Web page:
Feeds

Rep. Barney Frank takes a gamble on online wagering

Sticks it to the UIGEA

High performance access to file storage

House of Cards It's official- outspoken Massachusetts representative Barney Frank unveiled sweeping legislation yesterday that would not only repeal the unpopular Unlawful Internet Gambling Enforcement Act (UIGEA) but also provide clear-cut regulation for an industry that has been expanding rapidly outside of the United States or gone underground within American shores.

“The existing legislation is an inappropriate interference on the personal freedom of Americans and this interference should be undone,” Frank stated on his website.

The legislation covers all of its bases, with opt-outs for state jurisdictions that don’t want a regulated online gaming environment and ample provision for containing the perceived social ills associated with the gambling industry. The Internet Gambling Regulation and Enforcement Act of 2007, as it’s officially known, addresses concerns (some well-founded, some not) about potential money laundering, compulsive gambling and underage gambling.

Heretofore there has been no generalized federal gambling law – the laws under which those in the internet gambling industry have been prosecuted are a patchwork of laws written in the early sixties to prevent loan sharking and money laundering by the mafia. Indeed, the only type of gambling explicitly prohibited has been wagering on sports events (other than horse racing) over interstate phone lines. Even sports wagering will be allowed if the bill becomes law, provided that the affected industries sign off on the bill.

As the press release notes, “the Act establishes a federal regulatory and enforcement framework to license companies to accept bets and wagers online from individuals in the U.S., to the extent permitted by individual states, Indian tribes and sport leagues. All such licenses would include protections against underage gambling, compulsive gambling, money laundering and fraud.”

The legislation is a welcome breath of fresh air. The histrionics of social conservatives over the perceived ills of gambling led to an ill-conceived UIGEA bill that had to be rushed through in the middle of the night, like some kind of drug deal. Frank’s bill would eliminate whatever gray area exists in federal law concerning the internet gambling industry.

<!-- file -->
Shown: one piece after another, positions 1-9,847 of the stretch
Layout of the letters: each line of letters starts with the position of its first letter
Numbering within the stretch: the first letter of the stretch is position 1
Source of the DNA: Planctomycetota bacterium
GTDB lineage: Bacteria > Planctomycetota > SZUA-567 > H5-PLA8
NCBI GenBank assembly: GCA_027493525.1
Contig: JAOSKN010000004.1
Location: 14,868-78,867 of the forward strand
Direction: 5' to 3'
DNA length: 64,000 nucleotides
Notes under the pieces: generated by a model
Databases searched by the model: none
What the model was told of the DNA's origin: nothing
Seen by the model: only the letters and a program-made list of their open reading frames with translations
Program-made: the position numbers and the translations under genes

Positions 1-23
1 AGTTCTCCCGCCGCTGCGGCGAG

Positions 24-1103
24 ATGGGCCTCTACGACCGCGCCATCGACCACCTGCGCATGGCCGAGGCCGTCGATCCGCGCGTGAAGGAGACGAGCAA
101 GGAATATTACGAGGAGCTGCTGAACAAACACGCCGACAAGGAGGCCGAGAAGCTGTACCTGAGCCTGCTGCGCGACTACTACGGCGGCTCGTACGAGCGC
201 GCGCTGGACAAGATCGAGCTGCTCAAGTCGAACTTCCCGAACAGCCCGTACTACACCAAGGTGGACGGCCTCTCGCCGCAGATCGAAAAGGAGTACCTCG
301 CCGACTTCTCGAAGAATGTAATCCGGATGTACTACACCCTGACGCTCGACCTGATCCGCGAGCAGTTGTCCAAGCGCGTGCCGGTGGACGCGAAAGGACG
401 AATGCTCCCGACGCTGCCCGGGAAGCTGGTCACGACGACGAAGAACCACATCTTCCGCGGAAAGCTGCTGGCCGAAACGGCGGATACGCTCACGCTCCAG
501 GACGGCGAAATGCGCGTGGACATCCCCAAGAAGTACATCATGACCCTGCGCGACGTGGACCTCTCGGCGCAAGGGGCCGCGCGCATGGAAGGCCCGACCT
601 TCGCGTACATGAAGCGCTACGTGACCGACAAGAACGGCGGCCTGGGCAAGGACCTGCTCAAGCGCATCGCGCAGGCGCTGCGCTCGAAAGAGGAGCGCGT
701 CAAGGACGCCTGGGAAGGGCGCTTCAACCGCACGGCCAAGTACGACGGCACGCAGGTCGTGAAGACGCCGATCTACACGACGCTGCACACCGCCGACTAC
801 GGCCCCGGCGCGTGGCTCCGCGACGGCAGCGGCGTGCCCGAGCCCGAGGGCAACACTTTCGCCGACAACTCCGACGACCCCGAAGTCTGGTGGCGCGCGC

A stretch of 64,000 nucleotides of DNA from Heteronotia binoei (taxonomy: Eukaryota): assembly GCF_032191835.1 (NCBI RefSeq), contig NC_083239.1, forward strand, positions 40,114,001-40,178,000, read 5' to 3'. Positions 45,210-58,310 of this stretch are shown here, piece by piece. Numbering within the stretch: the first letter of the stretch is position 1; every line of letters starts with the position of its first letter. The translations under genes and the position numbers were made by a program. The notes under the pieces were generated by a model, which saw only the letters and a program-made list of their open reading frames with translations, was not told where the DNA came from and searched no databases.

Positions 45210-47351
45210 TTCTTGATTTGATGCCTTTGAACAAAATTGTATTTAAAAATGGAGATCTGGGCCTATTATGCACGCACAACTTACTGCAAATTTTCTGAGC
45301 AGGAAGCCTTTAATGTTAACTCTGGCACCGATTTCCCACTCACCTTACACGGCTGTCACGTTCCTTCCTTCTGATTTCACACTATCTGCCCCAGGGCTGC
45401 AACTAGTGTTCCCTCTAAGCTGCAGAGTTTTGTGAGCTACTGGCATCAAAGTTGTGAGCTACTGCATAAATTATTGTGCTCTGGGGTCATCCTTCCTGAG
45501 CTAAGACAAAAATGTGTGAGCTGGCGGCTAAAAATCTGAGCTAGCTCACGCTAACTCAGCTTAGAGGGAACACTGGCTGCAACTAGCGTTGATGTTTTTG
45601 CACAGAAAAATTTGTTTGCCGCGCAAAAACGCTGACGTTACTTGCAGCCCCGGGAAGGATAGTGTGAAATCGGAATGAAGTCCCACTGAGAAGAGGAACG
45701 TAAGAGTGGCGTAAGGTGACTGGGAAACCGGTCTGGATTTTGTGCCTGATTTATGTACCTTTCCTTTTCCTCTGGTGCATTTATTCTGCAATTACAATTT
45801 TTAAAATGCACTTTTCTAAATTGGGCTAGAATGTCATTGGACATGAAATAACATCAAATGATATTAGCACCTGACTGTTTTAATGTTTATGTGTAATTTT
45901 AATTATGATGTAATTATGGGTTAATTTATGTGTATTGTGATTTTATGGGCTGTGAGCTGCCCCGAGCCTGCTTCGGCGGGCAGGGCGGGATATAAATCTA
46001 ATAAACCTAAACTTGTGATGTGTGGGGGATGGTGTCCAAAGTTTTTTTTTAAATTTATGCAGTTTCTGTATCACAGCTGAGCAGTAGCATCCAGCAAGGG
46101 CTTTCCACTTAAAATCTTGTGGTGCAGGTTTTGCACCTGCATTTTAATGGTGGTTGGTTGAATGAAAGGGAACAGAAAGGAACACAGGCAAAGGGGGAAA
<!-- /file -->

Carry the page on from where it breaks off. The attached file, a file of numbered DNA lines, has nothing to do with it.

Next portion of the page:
Whether or not reason will prevail in both houses of Congress could be a bit of a long shot - not to mention navigating a potential Bush veto.

At the very least, the online gambling industry is getting the open debate it should have gotten last year when the UIGEA snuck through on the back of an unrelated port security bill.®

High performance access to file storage

More from The Register

next story
Android engineer: We DIDN'T copy Apple OR follow Samsung's orders
Veep testifies for Samsung during Apple patent trial
MtGox chief Karpelès refuses to come to US for g-men's grilling
Bitcoin baron says he needs another lawyer for FinCEN chat
Did a date calculation bug just cost hard-up Co-op Bank £110m?
And just when Brit banking org needs £400m to stay afloat
One year on: diplomatic fail as Chinese APT gangs get back to work
Mandiant says past 12 months shows Beijing won't call off its hackers
German space centre endures cyber attack
Chinese code retrieved but NSA hack not ruled out
EFF: Feds plan to put 52 MILLION FACES into recognition database
System would identify faces as part of biometrics collection
Big Content goes after Kim Dotcom
Six studios sling sueballs at dead download destination
Ex-Tony Blair adviser is new top boss at UK spy-hive GCHQ
Robert Hannigan to replace Sir Iain Lobban in the autumn
Alphadex fires back at British Gas with overcharging allegation
Brit colo outfit says it paid for 347KVA, has been charged for 1940KVA
Jack the RIPA: Blighty cops ignore law, retain innocents' comms data
Prime minister: Nothing to see here, go about your business
prev story

Whitepapers

Securing web applications made simple and scalable
In this whitepaper learn how automated security testing can provide a simple and scalable way to protect your web applications.
Five 3D headsets to be won!
We were so impressed by the Durovis Dive headset we’ve asked the company to give some away to Reg readers.
HP ArcSight ESM solution helps Finansbank
Based on their experience using HP ArcSight Enterprise Security Manager for IT security operations, Finansbank moved to HP ArcSight ESM for fraud management.
The benefits of software based PBX
Why you should break free from your proprietary PBX and how to leverage your existing server hardware.
Mobile application security study
Download this report to see the alarming realities regarding the sheer number of applications vulnerable to attack, as well as the most common and easily addressable vulnerability errors.